If two previously isolated taxa mutually assimilate through hybridization and subsequent biparental introgression, and if their introgressed descendants have the same or higher fitness than their parents, then gene flow should result in the local extinction of parental taxa via replacement by hybrid derivatives. These dramatic events may occur rapidly, even in a few generations. Given the speed at which such extinction by hybridization may occur, it may be difficult to identify that the process has occurred. Thus, documented instances of extinction by hybridization are rare, and especially so for cases in which both parents are replaced by the hybrid lineage. Here we report morphological and allozyme evidence for the local extinction of two Raphanus species in California via replacement by their hybrid-derived descendants. The results from a greenhouse experiment demonstrate that California wild radishes have a specific combination of traits from their progenitors, and comparison of our results to that of an earlier report indicate that pure parental types are no longer present in the wild. Our results also show the hybrid-derived lineage has transgressive fruit weight compared to its parents. Allozyme analysis demonstrates that California wild radishes are derived from hybridization between the putative parental species. However, that analysis also demonstrates that California wild radish has now become an evolutionary entity separate from both of its parents. We suggest that the aggressive colonizing behavior of the hybrid-derived lineage probably results from a novel combination of parental traits, rather than genetic variability of the population per se.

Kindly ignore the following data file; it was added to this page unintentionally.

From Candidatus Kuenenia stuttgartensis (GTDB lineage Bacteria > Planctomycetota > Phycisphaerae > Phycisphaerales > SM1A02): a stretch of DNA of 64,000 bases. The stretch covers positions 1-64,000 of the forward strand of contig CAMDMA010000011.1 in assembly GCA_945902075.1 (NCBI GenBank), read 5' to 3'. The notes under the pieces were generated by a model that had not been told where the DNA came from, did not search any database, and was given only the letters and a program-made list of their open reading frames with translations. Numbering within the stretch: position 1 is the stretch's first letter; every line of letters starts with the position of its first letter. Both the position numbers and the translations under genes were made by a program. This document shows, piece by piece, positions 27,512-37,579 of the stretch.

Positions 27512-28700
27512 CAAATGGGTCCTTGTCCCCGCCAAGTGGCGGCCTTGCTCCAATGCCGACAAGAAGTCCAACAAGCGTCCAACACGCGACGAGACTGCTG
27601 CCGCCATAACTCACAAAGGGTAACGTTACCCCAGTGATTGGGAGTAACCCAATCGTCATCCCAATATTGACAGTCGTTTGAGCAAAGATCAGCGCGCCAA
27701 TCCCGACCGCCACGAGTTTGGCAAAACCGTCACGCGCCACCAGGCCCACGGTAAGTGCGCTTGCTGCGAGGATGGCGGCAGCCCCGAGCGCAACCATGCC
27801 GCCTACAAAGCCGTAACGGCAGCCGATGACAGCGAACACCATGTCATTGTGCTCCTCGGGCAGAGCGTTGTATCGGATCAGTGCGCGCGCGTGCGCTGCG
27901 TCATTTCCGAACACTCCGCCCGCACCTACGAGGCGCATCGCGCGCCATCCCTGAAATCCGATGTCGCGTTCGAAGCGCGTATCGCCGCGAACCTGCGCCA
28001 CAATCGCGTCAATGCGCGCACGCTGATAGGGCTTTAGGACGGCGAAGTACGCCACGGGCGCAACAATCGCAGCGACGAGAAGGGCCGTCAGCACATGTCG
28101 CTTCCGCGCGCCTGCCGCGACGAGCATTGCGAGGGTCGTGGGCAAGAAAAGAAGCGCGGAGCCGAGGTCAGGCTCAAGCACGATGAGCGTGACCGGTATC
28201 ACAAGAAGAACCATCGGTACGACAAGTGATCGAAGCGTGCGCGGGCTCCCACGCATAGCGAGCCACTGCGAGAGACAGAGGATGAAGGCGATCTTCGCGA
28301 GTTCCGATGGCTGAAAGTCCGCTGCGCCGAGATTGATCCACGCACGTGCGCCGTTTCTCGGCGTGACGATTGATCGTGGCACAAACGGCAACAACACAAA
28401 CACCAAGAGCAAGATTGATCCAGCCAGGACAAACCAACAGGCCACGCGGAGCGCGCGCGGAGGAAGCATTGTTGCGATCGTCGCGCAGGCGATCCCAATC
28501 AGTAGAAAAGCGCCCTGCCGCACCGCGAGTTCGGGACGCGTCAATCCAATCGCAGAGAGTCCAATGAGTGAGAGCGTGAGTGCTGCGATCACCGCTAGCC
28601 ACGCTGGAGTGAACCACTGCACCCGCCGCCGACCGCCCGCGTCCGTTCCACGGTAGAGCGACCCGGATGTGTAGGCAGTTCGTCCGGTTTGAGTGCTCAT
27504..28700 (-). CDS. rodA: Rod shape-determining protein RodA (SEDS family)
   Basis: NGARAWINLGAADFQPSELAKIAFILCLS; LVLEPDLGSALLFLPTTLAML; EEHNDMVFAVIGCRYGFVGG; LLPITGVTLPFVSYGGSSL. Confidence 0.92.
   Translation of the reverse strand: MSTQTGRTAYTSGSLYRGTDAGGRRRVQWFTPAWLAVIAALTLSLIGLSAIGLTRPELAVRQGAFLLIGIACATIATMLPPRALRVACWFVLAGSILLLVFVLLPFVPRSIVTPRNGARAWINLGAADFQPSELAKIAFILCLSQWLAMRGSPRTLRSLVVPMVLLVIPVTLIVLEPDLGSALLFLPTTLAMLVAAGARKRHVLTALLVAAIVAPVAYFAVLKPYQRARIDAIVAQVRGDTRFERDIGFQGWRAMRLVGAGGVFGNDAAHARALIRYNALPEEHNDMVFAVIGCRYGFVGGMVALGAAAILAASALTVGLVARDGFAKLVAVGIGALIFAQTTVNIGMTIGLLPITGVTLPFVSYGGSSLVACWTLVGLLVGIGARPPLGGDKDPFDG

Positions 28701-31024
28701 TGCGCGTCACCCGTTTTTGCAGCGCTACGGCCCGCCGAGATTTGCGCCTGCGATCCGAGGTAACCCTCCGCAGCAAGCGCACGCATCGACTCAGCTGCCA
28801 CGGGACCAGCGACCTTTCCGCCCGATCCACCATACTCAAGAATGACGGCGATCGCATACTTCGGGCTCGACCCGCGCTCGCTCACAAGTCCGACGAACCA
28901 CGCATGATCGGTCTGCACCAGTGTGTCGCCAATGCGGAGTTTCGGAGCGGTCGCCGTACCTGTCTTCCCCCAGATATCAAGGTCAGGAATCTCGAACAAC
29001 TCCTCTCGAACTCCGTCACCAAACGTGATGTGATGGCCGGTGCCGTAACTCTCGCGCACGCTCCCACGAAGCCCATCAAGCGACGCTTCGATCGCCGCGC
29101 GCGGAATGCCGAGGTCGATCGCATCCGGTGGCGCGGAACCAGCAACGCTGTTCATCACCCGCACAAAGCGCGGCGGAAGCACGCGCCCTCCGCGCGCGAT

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Vol. 60 • No. 6